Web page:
Good Girls Go to Paris Crepes owner says, 'this is the best I’ve seen Detroit ever.'
Published: March 4, 2014
Torya Schoeniger is the owner of Good Girls Go to Paris Crepes, a culinary effort inspired by her love of all things French. After finishing her studies at Wayne State University in French and teaching for several years, Schoeniger decided to open her crêpe shop, as well as the stylish, French-influenced restaurant Rodin, which closed at the end of last year. She has now moved her crêperie into Rodin’s former space, where she now serves crêpes with a full bar. She’s a voluble, profane, very funny person with a knack for frank and offbeat opinions.
MT: What advice would you give to people moving into Detroit with a desire to help the city?
Schoeniger: I’ve lived in Detroit all my life, and I’ve never known a Detroit other than RoboCop Detroit. [laughs] This is the best I’ve seen Detroit ever. And I understand the intentions of people moving in with the idea that they’re the new “saviors” or whatever. I’ve befriended a lot of people who’ve just moved to Detroit, and I find everybody’s intentions are very good. I encourage more people to come. Let’s say I didn’t try all these different businesses and didn’t have a crêpe shop and I’ve just been living in the city. I’d see all these new people come in and see that they’re given a voice right away, while other people who’ve lived here have not had a voice. God, that’s a hard question, because you don’t want to …
MT: But it’s true that someone who moves into Corktown and starts a little business there …
Schoeniger: And why Corktown? Because you have a mix of people, but at the same time it’s predominantly white. Why Midtown? You have a big mix of people. Why downtown? You have a lot of things going on. You’re not going to see these people move to …
MT: … Mack and Bewick?
Schoeniger: [laughs] Mack and Bewick! No! I mean, I’m 35 years old now. If you’re 25 years old and have a $50,000-a-year job, where are you going to move? You’re going to move downtown. Where are you going to go? You’re going to try to expand your circle, I think, but you’re going to go with what you know, to places where people look like you.
MT: But I think what makes your perspective interesting is that you seem to straddle those two worlds so well.
Schoeniger: I’m a black, lifelong Detroiter. But I am able to move within the different realms of Detroit easily, and I do it all the time. And it’s not even code-switching, because I talk the way I talk, am the way I am. I’ve been the same person since high school! I’m fortunate enough to have been exposed to lots of different experiences and people. And I welcome people with open arms, but at the same time … I do get the little hairs on the back of my neck that stand up when people just all of a fucking sudden come in and they’re just like the new shiny penny. [laughs] Certain people come here because of a job, and those jobs give them a platform and …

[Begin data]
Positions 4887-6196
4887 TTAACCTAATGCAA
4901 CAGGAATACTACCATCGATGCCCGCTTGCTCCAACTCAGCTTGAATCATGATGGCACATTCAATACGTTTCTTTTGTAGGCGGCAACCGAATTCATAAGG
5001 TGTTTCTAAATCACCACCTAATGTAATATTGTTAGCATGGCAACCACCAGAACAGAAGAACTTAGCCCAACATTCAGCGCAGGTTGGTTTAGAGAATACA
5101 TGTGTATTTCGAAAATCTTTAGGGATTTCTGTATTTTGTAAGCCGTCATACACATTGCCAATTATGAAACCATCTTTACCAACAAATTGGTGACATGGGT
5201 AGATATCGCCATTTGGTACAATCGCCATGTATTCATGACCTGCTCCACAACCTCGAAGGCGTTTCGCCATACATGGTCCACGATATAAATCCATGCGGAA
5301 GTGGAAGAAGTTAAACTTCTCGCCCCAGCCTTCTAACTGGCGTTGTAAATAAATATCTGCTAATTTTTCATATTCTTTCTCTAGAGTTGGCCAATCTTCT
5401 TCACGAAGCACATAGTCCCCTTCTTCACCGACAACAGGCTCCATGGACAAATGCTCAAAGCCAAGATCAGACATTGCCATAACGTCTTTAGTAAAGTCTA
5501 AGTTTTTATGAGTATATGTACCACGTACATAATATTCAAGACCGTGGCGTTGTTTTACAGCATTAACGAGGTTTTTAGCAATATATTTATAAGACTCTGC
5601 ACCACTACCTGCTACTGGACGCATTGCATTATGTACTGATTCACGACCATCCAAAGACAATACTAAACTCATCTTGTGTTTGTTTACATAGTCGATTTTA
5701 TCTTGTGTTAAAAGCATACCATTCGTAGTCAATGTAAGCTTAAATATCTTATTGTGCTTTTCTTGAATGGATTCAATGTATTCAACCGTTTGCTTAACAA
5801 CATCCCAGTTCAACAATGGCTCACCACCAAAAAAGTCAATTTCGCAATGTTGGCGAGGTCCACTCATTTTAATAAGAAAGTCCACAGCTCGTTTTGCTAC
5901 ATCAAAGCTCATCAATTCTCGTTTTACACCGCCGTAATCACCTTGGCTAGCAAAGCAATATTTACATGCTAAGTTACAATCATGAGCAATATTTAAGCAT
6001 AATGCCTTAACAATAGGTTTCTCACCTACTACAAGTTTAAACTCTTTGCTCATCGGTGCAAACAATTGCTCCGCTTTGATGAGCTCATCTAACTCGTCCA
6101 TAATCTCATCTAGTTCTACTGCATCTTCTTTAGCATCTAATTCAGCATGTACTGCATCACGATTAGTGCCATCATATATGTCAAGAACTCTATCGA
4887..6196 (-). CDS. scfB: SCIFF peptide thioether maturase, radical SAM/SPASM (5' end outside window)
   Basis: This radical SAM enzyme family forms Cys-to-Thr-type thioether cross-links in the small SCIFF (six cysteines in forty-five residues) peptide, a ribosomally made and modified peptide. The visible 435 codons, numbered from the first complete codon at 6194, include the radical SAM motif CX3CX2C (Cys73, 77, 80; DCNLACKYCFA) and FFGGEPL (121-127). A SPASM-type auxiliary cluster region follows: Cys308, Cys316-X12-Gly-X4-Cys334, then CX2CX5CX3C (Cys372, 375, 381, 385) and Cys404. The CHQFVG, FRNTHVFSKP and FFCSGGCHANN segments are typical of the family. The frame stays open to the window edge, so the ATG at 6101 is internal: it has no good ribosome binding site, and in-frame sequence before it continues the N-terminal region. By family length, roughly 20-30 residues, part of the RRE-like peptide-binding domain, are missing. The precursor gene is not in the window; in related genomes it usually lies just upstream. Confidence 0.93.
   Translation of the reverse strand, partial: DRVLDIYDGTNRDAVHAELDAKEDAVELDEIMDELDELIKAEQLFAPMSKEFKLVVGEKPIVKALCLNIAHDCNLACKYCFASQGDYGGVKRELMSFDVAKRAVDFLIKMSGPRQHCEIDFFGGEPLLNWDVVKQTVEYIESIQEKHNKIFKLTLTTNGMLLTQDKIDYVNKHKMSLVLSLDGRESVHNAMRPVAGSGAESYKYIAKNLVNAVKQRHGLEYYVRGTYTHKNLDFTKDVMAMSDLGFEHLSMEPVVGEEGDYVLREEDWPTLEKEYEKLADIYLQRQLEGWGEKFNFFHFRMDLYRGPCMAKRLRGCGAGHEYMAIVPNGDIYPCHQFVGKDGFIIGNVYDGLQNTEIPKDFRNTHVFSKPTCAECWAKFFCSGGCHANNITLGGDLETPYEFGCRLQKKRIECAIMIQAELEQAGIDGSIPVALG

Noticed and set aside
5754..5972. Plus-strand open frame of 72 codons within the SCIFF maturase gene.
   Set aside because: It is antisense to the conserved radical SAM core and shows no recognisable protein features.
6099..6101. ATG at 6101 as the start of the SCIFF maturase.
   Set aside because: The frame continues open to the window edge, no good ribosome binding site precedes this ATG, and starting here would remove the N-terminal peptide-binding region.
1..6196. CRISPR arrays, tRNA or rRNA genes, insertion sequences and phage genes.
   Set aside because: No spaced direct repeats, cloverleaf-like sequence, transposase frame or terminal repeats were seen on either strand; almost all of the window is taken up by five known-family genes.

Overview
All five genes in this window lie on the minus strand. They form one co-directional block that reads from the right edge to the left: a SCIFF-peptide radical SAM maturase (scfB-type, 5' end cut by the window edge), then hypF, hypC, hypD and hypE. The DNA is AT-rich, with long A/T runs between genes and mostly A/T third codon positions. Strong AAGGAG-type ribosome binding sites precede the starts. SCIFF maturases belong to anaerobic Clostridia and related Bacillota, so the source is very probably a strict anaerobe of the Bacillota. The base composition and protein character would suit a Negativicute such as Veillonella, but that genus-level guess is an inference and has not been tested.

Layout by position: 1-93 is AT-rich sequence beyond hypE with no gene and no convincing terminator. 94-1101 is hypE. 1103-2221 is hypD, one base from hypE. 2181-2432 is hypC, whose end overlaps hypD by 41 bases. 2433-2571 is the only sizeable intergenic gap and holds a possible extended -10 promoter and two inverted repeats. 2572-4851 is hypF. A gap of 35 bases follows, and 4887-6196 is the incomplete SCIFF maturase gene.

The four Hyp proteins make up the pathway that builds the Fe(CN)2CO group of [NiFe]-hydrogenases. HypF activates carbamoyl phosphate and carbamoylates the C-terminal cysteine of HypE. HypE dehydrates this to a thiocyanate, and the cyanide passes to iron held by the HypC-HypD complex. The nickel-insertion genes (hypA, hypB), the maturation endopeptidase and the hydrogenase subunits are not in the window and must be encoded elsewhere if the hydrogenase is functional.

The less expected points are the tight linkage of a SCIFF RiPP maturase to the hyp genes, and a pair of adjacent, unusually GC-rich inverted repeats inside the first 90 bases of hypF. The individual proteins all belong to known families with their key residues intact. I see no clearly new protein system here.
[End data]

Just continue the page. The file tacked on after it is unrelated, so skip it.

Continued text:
MT: … and they’re instantly taken much more seriously than somebody who’s lived at Seven Mile and Conant.
Schoeniger: Because money talks. Always. And, at the end of the day, people in power can relate to people who have similar backgrounds, rather than reaching out to somebody who’s different.
MT: It’s self-selecting thing?
Schoeniger: I really don’t think it’s done on purpose. I don’t think it’s intentional. I think that people gravitate toward people they’re comfortable with. You can challenge it all you want, but people are going to gravitate to somebody you’re comfortable with.
MT: But that also plays out in what businesses you patronize. What about supporting longtime businesses?
Schoeniger: The funny thing about that is, Detroit is a big city, but it’s like a small town, really. Everyone kind of knows each other. When you open a business it makes news. When you close a business, it makes news. It seems when you do anything, it becomes local, if not national news. I moved my crêpe shop and the Free Press and the News wrote about it. If this were Chicago, nobody would give a shit. Nobody would care. Anyway, I can honestly say I go places in the neighborhoods. I do some of my shopping at Whole Foods, and if I go to my old neighborhood, I go to Foodland. Or I go to the big beauty supply shop on Greenfield. That’s where it gets difficult. You have these people who’ve been here all their lives and how do you meet them? Are you going to go get a haircut at Classic Cuts on Warren? If you did that, would that make you a “Detroiter”? You have to prove something?
MT: Well, what should newcomers do?
Schoeniger: Right now is the perfect time to create, really create. There’s a huge housing surplus. You can get a house for $500, for $2,000 in Poletown, just outside Midtown. If I could encourage any young people moving to Detroit, white or otherwise, to do something, it would be to buy a house where you wouldn’t normally buy a house. There is so much room to do something creative. Like Patti Smith said, New York is taken. My dream house would be to take one of these old houses and make it your Pinterest mansion. There are pockets of that, like when you go on Farnsworth, full of people that farm and do really creative things, or North Corktown, which they weren’t talking about that much five years ago.
MT: I get that Detroit’s a good buy for newcomers who don’t have a lot of capital, relatively speaking. But this whole idea of coming in and planting your flag, what’s the best way to do that in a way that’s productive for everybody?
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